Source is News Herald.
Robert Starkey had no idea that the Facebook page he created airing behind-the-scenes audio of Lake Havasu City’s police and fire departments responding to emergencies would become so popular.
But it has.
Around 9:30 a.m. Saturday, the 30-year-old pulled up Havasu Scanner Feed and even though the scanner was quiet, the site still showed that 21 people were listening.
When the page went live two months ago, one person had “liked” it. As of 1:25 p.m. Saturday, that number reached 3,751. On average, 63 new people a day have been “liking” the page since it began.
“This monster will take off on its’ own,” he said.
Starkey basically just hooked up a police and fire scanner — available in retail stores — and tuned into Lake Havasu City’s frequencies so that emergency dispatch calls feed into the webpage 24 hours a day, seven days a week. Anyone older than 18 years old can “like” the page and listen to the city’s police and fire departments being dispatched to emergencies within the city.
But that audio access also includes being able to hear citizens’ names needing an emergency response and their addresses.
Enthusiasts of Havasu Scanner Feed have started volunteering their time by posting what they hear over the scanner onto the webpage, but anyone can post what they hear. Readers can also get the alerts on their cell phones.
However, one of the page’s rules is to not post names or exact addresses, and the webpage’s administrative team is diligent to enforce the rules by monitoring posts constantly. For now, Starkey and the volunteers just monitor and post whenever they can. There is no schedule or shifts, but he admitted that if the page continues to grow in popularity, he may need some help.
“I can’t be doing this 24 hours a day, seven days a week,” said the full-time disc jockey. “It’s having an inside scoop. It’s knowing what’s happening before the newspaper can get to it.”
Posts like: “vehicle in building Dollar General. On maricopa” posted around 12:08 p.m. Saturday. Earlier that day, around 5 a.m., someone posted: “#medical# #police# Injo woman is reporting sick and suicidal wants psychiatric help.” And even in the earlier morning hours, someone had posted: “MEDICAL# 50-year-old male fell in driveway and is bleeding from nose and mouth, Keywester and Venturer Ln.”
Starkey said he used to listen to scanners when he was younger and stumbled across a similar site for Lake Havasu City that he decided to help improve. Eventually, he took over the information, he said.
He said he started the webpage without first consulting with the city’s police and fire departments, but he said the public’s constant access to the emergency personnel calls makes it more aware of what’s happening in the community.
And police and fire department officials agree, but still have concerns that the site might draw the curious out to scenes of accidents and crimes and hinder emergency personnel’s work.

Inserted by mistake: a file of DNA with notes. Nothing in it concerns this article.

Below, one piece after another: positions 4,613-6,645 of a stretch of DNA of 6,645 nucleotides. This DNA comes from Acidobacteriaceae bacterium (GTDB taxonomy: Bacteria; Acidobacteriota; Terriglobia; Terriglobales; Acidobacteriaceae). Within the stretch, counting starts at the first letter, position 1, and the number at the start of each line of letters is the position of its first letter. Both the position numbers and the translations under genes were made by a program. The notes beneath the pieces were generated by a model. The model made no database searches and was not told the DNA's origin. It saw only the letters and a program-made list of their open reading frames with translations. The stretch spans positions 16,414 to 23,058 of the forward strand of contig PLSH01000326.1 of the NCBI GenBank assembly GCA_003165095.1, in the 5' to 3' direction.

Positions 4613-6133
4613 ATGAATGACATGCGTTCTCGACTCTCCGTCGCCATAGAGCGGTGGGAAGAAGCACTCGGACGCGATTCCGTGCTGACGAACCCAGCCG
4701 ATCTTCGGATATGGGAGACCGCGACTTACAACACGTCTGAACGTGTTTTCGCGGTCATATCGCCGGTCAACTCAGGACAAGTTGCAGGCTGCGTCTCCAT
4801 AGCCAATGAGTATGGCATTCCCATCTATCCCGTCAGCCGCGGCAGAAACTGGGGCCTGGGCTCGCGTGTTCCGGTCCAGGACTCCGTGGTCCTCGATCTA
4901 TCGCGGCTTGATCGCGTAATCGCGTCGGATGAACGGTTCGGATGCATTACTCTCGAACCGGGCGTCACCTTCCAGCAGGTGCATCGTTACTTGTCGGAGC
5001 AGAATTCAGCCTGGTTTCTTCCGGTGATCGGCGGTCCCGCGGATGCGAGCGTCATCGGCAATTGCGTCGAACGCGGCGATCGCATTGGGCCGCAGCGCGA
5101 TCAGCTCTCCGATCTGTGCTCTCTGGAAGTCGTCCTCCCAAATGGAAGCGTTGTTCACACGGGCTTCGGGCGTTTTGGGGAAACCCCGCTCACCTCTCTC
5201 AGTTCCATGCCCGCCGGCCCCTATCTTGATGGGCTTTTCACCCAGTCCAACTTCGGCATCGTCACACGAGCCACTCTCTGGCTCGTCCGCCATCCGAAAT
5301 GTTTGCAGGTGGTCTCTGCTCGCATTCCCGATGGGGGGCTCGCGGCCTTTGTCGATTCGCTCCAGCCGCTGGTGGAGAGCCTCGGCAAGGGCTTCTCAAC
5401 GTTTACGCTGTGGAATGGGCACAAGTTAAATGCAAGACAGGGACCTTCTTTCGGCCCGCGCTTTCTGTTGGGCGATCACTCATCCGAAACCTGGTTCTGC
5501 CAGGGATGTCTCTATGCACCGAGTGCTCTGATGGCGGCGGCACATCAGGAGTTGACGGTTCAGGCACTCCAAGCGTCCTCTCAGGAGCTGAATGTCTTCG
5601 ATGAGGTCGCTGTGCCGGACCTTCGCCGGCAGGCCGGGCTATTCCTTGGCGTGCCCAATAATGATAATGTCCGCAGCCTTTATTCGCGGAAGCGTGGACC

“We support the public having as much knowledge and information about what their police department is doing that goes along with Chief Doyle’s philosophy of running a transparent department,” said Lake Havasu City Police Department Spokesman Sgt. Joe Harrold. “(But) let the police department, who is trained to handle these situations, let them do their job.”
Harrold also said he was concerned about wrong information being posted that could potentially cause harm to residents.
Someone posted on the site at 10:59 a.m July 21 that there was a deceased grandmother in the 4000 block of Northstar Drive, but it was the grandmother who had called police and reported that it was her grandson who was possibly deceased.
“Anybody can go out and buy a scanner and plug into our frequencies and listen,” Harrold said. “There are no issues there. We see this as a great tool. It could certainly benefit the community, but at the same time, we want folks to use it as it was meant, a receipt of information. An informed public is a safer public.”
Lake Havasu City Fire Department Capt. Tony Rivello called the site “amazing.”
“By having that information in front of their face, they are actually able to see what’s going on in the community,” Rivello said. “So many people really have no idea of the things that are occurring right in their own backyard. I was thoroughly impressed with how fast his subscribers grew on his page.”
Rivello echoed Harrold’s concerns over residents arriving on scene to see what’s happening. He said users should treat the webpage as a “news feed.”
He also said he had concerns about residents’ privacy, but said the webpage’s administration team has “some very good ground rules” for its volunteers who post information.
“We would not (want to) compromise anybody’s privacy or expose anybody’s identity that they may not get otherwise,” he said. “It’s a little more serious business and it’s an opportunity for people in the community to see what’s happening in a news feed relationships to police and fire.”
But both Harrold and Rivello said the release of information could sway residents in the opposite direction of rubberneckers by helping them to steer clear of crime and accident scenes.
But Starkey and other volunteers said they can only see the webpage helping the community. Several posts on the page ask for the crisis hotline number and one poster suggested forming a neighborhood watch group.
Starkey said they don’t post certain alerts and noticed teens and children were ringing doorbells and running away or calling 9-1-1 and hanging up just to see it post to the webpage, which led to their ban.
“Most of the people that go on there say we had no idea what’s going on in the town,” said 29-year-old Sarah Berger, one of the volunteers. “I was amazed at all the stuff that does happen.”